I finished radiation treatment on Friday, July 3rd. The effects of radiation will continue to increase in my body for 2-3 weeks, and then I should start to recover.
I have now finished the big three: chemotherapy, surgery and radiation. Most people would be finished with all their cancer treatment by this point. Some might have to take a pill every month for the next 1-5 years, from home, but they’d be finished with their standard treatment. In my case, I need to keep taking a medicine for seven more months, and unfortunately, it doesn’t come in pill form. I have to go to the doctor’s office every three weeks for thirty minutes each time to have the medicine administered by IV port. I hope to get this procedure transferred to a local clinic, but I have to go back to Houston at least one more time for this.
Here’s what I’m dealing with health wise right now:
- My skin is burned from radiation. Some of it is black and some is bright red. My underarm is an open sore. I have blisters on my body too. It hurts a lot.
- I suffer from extreme fatigue. Some people have less fatigue than me, and I think it is because they have fewer areas of their bodies radiated than what I have had. (I saw some patients get 5 minutes of radiation each day, when I was getting 30-45 minutes’ worth.)
- I lost my sense of taste. It’s been gone about a month now. All drinks taste like water, and all food tastes like cardboard. The doctor said my taste should eventually return. It cannot return fast enough to make me happy. Eating has become completely unpleasant, yet I need nutrition to recover.
- My esophagus is burned and swallowing anything (even a sip of water) hurts quite a lot. It will eventually heal. I tried blending my food, but I was told my esophagus muscles would forget how to swallow if I drank everything. So I have to swallow and bear the pain. As you can see, the neck is a very difficult place to get radiation.
- My neck and arm muscles became stiff after surgery. Physical therapy loosened them somewhat, but then radiation came back in and tightened them again. I’m fighting a constant battle to get these in workable order so I don’t lose my use of these muscles or become a bit disfigured.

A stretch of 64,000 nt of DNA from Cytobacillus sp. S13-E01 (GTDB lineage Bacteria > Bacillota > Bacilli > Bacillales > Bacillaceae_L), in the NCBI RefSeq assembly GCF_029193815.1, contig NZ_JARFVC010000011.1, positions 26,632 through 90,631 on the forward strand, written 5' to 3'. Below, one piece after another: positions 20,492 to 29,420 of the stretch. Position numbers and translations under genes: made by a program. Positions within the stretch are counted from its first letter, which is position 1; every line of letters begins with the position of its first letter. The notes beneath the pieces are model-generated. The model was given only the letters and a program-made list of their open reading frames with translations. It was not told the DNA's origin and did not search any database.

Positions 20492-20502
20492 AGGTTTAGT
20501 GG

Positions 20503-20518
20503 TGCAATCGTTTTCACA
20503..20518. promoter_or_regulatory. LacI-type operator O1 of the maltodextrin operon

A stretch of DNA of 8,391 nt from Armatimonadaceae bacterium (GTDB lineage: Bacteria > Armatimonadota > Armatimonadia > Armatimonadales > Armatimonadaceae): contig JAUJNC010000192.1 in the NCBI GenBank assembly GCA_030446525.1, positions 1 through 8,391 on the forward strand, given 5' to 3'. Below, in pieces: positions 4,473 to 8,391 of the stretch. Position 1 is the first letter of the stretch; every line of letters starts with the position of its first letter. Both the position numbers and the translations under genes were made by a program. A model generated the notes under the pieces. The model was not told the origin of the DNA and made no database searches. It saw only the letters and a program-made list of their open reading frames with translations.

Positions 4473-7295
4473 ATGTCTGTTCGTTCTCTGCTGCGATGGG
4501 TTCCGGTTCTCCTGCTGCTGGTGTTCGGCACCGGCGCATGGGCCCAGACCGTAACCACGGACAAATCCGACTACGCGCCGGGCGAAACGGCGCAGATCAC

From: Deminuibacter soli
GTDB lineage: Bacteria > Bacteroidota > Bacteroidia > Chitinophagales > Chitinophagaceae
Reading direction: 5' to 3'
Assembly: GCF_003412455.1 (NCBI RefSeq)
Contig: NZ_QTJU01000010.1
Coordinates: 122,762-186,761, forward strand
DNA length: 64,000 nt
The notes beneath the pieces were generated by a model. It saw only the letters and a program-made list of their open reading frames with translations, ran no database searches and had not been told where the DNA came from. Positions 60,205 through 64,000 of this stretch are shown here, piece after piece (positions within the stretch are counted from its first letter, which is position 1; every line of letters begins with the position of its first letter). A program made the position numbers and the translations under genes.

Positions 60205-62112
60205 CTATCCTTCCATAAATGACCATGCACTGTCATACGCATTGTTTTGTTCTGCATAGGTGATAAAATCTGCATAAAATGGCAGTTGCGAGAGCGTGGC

The good news is that, as of right now, the doctors believe all the cancer is gone from my body. The bad news is that I feel terrible.
My greatest fear is that by telling you my cancer is gone now, you will stop praying. There is a risk of recurrence that comes along with this disease. Some cancers have a higher risk of recurrence than others. The greatest thing you can do for me is pray that the cancer will not grow back, ever. If it were to come back, there would be fewer resources to combat it a second time around. I hope you will join me in praying for complete healing from this disease, in the powerful name of Jesus!
On top of my health woes, my car was totaled when it got flooded in Houston on Memorial Day. At first they thought it could be repaired, but it could not be. As you can imagine, that was a lot of fun to deal with while going through radiation.
I know that God is the one who has gotten me through these recent rough months, and I will rely on Him to see me through the days to come. I am thankful to family members who have gone above and beyond the call of duty a million times over to assist me in my journey. I am thankful to friends — many who persist in prayer; others who sent me cards, comments, casseroles, cash and chemo caps; and still others who drove me to appointments or came to visit. Fighting cancer is a tough gig and a full-time job. I have needed every bit of help I got.
Please keep praying for me. Also, please stop and say a prayer for my cousin named Wanda, and my college friend who is also named Wanda, who are both fighting similar battles to mine. Pray too for a high school classmate named James (no, not my brother) fighting cancer. (Hope I’m not leaving anyone out.) I do not believe for a minute that cancer comes from God. Let’s fight cancer on our knees, and give the glory to the Lord God, the giver of all good things.